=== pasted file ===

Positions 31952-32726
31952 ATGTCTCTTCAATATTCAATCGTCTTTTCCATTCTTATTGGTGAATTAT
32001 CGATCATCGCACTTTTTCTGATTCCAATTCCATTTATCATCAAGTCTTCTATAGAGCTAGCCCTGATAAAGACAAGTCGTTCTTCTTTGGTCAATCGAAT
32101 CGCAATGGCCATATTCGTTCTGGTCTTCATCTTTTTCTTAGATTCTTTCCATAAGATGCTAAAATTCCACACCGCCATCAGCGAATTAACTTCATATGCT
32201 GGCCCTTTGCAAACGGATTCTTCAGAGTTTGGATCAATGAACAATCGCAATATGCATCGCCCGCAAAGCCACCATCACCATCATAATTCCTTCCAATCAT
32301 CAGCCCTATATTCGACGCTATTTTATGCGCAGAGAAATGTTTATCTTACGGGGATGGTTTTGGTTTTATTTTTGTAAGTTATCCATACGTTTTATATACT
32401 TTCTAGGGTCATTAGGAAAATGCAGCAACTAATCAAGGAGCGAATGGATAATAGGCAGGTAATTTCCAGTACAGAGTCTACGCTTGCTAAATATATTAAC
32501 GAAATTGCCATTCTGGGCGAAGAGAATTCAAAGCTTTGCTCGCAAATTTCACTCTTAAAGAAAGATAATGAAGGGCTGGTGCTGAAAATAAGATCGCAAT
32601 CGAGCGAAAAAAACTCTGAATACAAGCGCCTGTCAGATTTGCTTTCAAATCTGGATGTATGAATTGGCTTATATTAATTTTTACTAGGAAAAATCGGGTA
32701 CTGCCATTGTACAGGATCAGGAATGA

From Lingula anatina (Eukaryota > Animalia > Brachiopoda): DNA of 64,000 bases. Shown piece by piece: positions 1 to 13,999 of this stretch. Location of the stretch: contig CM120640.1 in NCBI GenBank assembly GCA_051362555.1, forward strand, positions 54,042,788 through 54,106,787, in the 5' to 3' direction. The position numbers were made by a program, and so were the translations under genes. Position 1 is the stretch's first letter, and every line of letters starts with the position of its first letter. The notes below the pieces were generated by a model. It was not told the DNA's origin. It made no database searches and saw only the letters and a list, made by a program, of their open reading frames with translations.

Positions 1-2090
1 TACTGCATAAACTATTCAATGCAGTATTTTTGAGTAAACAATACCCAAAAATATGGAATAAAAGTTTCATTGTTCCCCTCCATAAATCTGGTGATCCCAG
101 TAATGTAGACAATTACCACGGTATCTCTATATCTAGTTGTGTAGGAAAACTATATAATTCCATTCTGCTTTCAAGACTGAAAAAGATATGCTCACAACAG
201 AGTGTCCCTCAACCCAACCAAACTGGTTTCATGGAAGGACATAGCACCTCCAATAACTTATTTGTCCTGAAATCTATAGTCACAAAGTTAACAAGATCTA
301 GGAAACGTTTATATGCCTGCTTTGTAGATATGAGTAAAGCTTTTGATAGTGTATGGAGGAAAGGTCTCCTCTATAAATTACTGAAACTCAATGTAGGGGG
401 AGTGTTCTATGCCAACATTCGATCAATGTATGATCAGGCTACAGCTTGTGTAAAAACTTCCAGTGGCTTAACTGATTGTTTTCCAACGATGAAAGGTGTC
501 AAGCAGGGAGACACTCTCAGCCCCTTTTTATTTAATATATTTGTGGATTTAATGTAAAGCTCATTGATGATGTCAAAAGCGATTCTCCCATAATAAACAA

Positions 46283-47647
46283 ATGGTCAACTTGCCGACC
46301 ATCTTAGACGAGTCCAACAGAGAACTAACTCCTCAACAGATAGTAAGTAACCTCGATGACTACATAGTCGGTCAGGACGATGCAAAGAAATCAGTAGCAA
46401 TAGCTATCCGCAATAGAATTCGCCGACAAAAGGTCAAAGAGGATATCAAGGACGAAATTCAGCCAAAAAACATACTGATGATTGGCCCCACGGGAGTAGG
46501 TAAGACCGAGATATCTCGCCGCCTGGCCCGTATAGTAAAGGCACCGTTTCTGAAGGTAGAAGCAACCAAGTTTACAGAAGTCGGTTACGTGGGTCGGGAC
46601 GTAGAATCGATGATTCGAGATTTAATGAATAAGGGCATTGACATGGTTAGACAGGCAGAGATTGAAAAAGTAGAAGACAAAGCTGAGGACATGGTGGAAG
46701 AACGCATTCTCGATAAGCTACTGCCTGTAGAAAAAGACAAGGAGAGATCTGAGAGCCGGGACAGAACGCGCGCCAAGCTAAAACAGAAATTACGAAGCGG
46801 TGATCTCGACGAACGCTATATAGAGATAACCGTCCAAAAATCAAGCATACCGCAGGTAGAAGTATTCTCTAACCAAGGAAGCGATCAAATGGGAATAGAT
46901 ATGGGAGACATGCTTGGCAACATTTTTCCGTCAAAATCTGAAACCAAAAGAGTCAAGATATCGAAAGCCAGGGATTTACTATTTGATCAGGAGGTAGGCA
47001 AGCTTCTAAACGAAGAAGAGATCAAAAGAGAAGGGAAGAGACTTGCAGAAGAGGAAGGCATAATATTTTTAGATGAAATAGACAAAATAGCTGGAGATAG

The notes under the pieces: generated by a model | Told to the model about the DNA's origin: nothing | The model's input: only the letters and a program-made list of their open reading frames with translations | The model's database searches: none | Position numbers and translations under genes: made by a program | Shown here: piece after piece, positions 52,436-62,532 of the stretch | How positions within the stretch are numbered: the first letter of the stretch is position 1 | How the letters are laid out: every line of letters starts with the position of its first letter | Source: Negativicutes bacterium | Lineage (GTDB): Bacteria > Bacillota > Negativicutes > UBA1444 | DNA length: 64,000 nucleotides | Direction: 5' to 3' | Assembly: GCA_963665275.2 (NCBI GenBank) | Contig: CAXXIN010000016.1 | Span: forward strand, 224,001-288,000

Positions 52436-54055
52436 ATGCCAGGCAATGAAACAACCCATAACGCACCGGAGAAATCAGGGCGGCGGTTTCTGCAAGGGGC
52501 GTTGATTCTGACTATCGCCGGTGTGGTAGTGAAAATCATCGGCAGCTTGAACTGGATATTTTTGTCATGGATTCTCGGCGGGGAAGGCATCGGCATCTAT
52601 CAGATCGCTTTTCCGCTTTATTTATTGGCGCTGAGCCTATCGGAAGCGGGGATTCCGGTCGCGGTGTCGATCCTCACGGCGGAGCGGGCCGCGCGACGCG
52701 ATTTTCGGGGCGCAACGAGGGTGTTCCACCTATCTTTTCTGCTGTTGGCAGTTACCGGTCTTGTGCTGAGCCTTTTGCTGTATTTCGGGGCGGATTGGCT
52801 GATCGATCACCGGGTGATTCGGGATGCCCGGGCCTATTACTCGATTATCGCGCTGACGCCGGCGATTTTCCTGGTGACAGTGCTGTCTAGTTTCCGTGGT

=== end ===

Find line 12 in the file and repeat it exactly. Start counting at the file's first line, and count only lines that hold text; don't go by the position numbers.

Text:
Positions 1-2090